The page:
Bosho asks: I have been recently conflicted in the romantic sense. I am a teenager who always thought I was straight. However; I have became friends with this guy whom I really get along with. We have hung out a few times and it has been really nice for me; I feel really happy with him. But, whenever I think about it, I get really confused about the whole thing. I feel I am bi-sexual but he is openly gay. I also don’t feel I can express anything with my other friends, even my closest friends. I am so scared that they will abandon me in this situation. This has been plaguing me for the past few weeks and I really want to know how I can solve it. I feel I should talk to him about it and get his opinion about the matter. I feel he would listen to what I have to say, but I have a “I don’t want to rock the boat” nature and I don’t want to offend him or hurt his feelings. Even though this is holding me back big time, I still want to solve this issue. I figure that my options are talking to him about it and possible ceasing our friendship or worst of all, coming out as bi-sexual and facing the likely harsh consequences of doing so.
Hi Bosho –
I am a dog. I have no concerns about who is “normal” and who should be attracted to what sort of person. I only care about my Pack Members being happy. And it’s clear that you’re pretty confused and frightened right now.
Studies say that somewhere between 2 and 5% of people identify themselves as bisexual, and many more women experiment with bisexuality (and we can guess that at least that many feel it but don’t admit it).
You ask what you should do. I would say to give it time.
The only real mistake you could make at this young age is to do anything that would hurt your reputation, or worse, your actual safety. At this age, your hormones are going wild, and it makes total sense to me that you’re feeling attractions right and left.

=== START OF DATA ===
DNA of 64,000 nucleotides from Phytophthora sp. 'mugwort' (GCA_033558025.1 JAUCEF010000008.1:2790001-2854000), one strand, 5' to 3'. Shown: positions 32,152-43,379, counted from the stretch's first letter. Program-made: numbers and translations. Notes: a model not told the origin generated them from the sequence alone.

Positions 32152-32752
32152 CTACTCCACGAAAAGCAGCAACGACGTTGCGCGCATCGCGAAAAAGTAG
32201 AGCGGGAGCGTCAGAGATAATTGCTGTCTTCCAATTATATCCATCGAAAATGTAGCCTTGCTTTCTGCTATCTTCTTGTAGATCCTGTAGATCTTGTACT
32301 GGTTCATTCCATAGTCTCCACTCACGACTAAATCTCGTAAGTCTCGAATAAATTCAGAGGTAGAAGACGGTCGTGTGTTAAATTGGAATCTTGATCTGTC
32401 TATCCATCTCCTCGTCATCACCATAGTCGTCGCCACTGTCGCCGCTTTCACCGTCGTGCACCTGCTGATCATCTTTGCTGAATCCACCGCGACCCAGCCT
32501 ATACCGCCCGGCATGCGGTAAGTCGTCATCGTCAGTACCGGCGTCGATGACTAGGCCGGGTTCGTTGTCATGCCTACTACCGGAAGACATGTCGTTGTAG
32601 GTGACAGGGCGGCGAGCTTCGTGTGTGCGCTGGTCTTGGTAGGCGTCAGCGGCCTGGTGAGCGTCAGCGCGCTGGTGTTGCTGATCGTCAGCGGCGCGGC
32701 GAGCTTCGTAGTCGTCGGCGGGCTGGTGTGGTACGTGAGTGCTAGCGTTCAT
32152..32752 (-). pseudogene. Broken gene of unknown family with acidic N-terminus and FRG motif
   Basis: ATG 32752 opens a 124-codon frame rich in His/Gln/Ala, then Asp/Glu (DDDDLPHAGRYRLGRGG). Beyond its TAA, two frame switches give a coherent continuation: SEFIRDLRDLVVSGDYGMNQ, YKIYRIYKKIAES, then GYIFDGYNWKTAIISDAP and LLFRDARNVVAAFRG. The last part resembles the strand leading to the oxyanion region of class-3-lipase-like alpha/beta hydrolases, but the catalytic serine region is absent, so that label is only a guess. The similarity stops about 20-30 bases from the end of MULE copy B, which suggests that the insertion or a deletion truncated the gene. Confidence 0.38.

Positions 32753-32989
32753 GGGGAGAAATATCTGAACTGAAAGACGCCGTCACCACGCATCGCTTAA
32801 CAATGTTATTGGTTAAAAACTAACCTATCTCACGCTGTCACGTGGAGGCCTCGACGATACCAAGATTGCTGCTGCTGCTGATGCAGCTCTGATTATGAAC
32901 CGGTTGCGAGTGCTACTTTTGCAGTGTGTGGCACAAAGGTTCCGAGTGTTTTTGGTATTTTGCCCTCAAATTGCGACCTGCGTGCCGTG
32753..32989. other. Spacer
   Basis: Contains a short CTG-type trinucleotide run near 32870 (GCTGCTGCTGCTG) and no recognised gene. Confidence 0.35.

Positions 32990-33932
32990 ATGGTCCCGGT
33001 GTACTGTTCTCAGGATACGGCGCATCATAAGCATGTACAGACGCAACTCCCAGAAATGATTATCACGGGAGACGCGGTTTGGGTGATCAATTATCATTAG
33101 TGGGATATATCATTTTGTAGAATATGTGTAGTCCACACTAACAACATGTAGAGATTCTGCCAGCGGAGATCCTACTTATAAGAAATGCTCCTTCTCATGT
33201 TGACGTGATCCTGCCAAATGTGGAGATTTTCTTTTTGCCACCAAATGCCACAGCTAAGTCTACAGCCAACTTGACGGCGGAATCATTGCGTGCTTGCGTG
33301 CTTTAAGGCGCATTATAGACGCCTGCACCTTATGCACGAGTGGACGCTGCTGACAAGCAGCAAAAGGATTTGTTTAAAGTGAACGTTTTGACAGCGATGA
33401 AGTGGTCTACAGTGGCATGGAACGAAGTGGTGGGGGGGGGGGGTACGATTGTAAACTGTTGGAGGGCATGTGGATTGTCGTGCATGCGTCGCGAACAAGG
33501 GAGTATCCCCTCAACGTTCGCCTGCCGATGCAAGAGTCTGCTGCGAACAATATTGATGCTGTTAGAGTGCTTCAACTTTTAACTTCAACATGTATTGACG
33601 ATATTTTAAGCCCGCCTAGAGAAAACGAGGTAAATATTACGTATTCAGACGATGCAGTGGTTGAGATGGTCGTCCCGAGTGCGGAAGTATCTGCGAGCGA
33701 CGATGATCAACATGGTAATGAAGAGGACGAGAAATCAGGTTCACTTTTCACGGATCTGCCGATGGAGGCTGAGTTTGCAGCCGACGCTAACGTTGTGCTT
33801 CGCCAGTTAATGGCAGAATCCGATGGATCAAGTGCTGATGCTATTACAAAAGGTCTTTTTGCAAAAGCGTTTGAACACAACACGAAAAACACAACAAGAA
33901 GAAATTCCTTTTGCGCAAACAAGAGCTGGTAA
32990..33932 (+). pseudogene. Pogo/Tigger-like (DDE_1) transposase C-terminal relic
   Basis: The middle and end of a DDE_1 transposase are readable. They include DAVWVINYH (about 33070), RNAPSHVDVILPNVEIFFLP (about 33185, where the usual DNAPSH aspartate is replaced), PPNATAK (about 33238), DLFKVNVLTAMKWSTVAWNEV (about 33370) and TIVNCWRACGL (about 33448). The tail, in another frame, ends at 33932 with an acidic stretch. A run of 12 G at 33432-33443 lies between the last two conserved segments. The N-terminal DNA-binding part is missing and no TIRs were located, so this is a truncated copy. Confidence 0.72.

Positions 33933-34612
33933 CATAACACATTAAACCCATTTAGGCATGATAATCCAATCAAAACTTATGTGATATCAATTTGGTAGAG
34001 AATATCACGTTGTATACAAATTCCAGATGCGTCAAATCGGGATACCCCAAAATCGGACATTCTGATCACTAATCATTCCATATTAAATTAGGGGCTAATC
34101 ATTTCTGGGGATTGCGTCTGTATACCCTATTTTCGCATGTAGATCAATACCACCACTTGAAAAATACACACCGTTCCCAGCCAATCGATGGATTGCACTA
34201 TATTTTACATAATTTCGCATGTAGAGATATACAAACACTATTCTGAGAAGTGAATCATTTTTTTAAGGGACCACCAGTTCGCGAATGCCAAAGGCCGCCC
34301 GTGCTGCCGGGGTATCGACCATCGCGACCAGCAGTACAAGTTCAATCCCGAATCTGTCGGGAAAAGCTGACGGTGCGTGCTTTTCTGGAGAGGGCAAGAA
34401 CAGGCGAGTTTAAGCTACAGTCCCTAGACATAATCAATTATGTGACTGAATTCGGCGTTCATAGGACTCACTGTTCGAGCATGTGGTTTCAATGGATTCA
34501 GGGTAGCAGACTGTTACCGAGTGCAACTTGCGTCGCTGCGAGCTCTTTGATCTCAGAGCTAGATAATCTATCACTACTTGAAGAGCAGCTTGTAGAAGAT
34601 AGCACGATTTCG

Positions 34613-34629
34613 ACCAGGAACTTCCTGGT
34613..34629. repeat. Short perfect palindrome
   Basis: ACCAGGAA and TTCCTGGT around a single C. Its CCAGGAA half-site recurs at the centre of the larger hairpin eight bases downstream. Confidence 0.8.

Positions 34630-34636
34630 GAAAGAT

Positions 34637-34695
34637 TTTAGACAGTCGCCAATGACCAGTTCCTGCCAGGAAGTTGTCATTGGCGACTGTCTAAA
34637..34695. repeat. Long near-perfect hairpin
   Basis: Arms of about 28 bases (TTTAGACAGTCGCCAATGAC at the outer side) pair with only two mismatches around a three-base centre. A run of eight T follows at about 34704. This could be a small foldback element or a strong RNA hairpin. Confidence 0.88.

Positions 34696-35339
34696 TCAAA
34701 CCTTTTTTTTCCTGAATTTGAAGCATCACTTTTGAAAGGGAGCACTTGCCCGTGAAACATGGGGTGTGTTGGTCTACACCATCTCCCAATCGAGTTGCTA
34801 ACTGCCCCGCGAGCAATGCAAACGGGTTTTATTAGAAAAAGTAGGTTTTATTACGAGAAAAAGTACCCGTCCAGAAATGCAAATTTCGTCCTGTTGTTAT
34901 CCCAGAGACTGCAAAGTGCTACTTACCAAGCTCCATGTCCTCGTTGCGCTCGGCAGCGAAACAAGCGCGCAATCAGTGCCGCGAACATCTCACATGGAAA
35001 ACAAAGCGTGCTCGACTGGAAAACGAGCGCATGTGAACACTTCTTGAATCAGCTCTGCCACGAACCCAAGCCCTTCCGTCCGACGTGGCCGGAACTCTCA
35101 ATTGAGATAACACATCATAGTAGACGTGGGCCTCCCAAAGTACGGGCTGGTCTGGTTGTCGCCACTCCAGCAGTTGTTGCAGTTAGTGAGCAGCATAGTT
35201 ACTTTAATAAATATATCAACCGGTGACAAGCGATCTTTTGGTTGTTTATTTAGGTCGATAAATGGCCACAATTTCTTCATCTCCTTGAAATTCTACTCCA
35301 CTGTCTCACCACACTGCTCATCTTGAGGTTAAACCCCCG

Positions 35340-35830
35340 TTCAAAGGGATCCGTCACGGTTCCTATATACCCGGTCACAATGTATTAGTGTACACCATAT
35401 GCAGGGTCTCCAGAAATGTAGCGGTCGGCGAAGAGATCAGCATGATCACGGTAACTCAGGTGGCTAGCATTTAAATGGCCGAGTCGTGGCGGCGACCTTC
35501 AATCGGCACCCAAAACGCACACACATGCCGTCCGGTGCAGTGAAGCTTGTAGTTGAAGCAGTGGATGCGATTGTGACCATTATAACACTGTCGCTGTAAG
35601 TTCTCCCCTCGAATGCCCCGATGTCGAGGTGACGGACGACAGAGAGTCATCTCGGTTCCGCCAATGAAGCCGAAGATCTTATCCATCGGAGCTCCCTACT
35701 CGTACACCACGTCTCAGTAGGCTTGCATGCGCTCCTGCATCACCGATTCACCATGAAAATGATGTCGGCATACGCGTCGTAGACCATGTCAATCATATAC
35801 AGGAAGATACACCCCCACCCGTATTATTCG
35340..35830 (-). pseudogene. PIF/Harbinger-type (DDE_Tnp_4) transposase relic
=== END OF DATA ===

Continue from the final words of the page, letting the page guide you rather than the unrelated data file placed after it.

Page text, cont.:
So what if you… just let them? What if you said “Okay, this morning I was attracted to that boy and that girl and those girls and that teacher and…” and left it at that?
Meanwhile, hang out with the people you want to hang out with. Maybe you’ll have some experiences along the way that make you more aware of yourself. Someone hugs you, and you really like that hug, more than usual! You develop a really strong crush on someone. A girl or a boy kisses you in fun, and it really affects you.
I give the same advice to teens of all sexual orientations – just let things take some time. Teens are in such hurries! If you just worry a bit less about what you are, and concentrate more on who you like to be with, and, again, keep yourself safe, I think you’ll find that the answers come to you over time.
If I’m understanding you correctly, you’re wondering if this new friend of yours will accept you saying that you believe you’re bisexual. I would imagine he would, given that he has also faced the enormous difficulty of coming out with his sexuality. I suppose it’s possible that he, as some gay people have, might show intolerance to the idea of bisexuality, and insist that you have to be hetero- or homosexual, and that there’s nothing else; but that’s a pretty rare viewpoint.
The scariest, and most important, thing for you to do is to find out who you can talk with, and do so. I’m a big fan of psychotherapy – not to “cure” you of your feelings, but to help you work through the difficulty of this time, of the social constraints, and of finding a supportive network of friends. I say “scariest” because, just as you say, there will be those you approach who don’t tolerate you feeling the way you do. So be careful. (One great thing about therapists is that they’re sworn to confidentiality, so can’t go barking to everyone else about the secrets you tell them!)
Meanwhile, as you know very well, I like jumping up on EVERYBODY and licking their faces clean! I don’t know if that makes me bisexual. Bi-crazy I guess! So please feel free to use me while you go through this. Ask me anything you like, and I promise I’ll help in any way I can.
Just please, stay safe.